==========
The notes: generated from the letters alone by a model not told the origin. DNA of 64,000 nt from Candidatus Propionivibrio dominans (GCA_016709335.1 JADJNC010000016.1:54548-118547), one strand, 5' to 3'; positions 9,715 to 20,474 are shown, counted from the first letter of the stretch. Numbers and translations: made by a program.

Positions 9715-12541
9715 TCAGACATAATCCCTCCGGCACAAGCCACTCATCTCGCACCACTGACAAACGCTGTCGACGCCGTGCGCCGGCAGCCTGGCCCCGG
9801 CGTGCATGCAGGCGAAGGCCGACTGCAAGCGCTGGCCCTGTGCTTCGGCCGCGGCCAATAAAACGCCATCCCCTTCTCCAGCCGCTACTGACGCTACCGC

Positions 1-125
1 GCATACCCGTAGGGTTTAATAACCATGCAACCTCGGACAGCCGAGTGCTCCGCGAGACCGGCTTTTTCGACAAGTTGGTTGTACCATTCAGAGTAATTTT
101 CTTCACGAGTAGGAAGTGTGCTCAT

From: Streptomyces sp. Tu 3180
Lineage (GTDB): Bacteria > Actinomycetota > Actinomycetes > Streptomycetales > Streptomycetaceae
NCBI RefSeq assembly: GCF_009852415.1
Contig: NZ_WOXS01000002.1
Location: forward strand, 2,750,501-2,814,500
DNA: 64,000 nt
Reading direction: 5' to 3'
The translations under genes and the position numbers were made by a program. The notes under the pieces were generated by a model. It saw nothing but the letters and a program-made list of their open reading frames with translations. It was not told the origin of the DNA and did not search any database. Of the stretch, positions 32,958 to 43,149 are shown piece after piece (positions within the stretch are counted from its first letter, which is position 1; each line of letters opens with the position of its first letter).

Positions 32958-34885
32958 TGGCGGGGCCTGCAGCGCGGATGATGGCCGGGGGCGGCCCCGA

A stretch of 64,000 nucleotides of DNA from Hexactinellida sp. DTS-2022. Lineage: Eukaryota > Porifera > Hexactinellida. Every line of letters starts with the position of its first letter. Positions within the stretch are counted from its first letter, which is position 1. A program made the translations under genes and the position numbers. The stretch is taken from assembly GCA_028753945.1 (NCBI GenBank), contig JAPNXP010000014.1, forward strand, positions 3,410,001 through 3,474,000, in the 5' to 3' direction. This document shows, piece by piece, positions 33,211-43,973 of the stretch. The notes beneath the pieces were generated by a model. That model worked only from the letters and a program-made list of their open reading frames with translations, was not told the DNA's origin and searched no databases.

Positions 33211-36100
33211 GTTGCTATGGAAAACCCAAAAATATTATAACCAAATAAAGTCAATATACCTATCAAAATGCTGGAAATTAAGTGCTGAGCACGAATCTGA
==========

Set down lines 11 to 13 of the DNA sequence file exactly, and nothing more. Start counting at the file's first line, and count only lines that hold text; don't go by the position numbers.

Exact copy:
Contig: NZ_WOXS01000002.1
Location: forward strand, 2,750,501-2,814,500
DNA: 64,000 nt